Catholic flat-Earthers--almost anyway
From the pages of the you-cannot-be-serious in yesterday's Chicago Tribune: There is a group of Catholics--actually members of the schismatic Society of St. Pius X--who believe that the sun revolves around the earth, contrary to all demonstrable scientific fact. I mean, for God's sake, there are astronauts in the space station who can actually confirm centuries after Galileo that the earth indeed revolves around the sun. Thank God for Guy Consolmagno, curator of meteorites for the Vatican Observatory, who offers this bit of comic relief: "I have no idea who these people are. Are they sincere, or is this a clever bit of theater?"
The geocentrists claim that they are defending "original church teaching." I am not sure the position of the sun in relation to the earth was ever properly "church teaching," but about 1,600 years ago St. Augustine warned that believers who say stuff like this impede the spread of the gospel. Honestly, who would want to join a group who, in effect, insist that the moon is made out of Swiss cheese, as if the facts of science (evolution, anyone?) are open to interpretation. St. Augustine went as far as to say that if scripture contradicts human scientific knowledge, we must seek another understanding of scripture, which, after all, is a source of religious truth rather than scientific explanation.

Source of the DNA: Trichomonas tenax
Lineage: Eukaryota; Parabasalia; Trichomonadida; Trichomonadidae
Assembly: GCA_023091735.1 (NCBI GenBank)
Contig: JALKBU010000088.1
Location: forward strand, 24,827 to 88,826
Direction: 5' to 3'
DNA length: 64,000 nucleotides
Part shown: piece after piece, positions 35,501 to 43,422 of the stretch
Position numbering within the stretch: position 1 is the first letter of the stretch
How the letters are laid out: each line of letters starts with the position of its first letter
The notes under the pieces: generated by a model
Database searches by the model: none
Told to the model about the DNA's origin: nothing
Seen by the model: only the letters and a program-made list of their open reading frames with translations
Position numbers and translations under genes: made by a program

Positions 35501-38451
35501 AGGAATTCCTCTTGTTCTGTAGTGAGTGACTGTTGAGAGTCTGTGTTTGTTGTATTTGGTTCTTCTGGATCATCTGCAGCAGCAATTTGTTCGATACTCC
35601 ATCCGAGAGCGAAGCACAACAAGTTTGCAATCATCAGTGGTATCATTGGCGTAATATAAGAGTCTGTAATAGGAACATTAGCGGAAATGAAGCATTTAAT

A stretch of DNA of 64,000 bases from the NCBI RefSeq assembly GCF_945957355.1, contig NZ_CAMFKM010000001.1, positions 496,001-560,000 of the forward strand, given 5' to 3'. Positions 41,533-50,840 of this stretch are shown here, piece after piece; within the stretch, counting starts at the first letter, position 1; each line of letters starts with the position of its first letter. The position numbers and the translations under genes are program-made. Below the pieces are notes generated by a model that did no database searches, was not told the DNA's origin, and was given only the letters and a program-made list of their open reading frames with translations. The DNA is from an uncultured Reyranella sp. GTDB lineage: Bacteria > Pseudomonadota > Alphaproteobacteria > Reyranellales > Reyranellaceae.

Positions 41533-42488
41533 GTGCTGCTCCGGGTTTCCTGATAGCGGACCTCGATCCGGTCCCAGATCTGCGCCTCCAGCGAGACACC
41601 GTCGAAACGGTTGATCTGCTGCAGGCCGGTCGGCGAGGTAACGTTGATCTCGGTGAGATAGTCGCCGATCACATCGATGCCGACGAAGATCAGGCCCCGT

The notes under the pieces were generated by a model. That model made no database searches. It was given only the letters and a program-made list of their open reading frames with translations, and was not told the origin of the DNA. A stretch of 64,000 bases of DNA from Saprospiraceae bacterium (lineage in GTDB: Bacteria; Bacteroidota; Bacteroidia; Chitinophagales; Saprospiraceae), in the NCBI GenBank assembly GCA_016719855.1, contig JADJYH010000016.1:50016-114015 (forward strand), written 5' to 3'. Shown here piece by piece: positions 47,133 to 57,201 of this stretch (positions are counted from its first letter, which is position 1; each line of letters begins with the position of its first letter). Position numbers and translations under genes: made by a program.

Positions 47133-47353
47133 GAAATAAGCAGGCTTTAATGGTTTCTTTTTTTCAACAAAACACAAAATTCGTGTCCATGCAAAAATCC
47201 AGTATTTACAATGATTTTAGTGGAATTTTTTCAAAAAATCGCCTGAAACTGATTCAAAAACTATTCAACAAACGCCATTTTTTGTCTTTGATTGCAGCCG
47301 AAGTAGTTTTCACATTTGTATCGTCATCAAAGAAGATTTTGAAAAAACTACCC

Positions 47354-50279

The story is indeed so utterly ridiculous--indeed, the headline could well have been, "Look, religious people are nuts!"--one wonders why on earth the editors of the Tribune saw fit to run it all. I guess religious people contradicting reality makes good news.
I don't think anyone realizes just how damaging this kind of foolishness is to the credibility of the gospel in our scientific age. There is both much to admire and something to critique in our common scientific approach to the universe, but we believers can't be a credible part of the conversation if we won't recognize the truth and value science offers to the human family.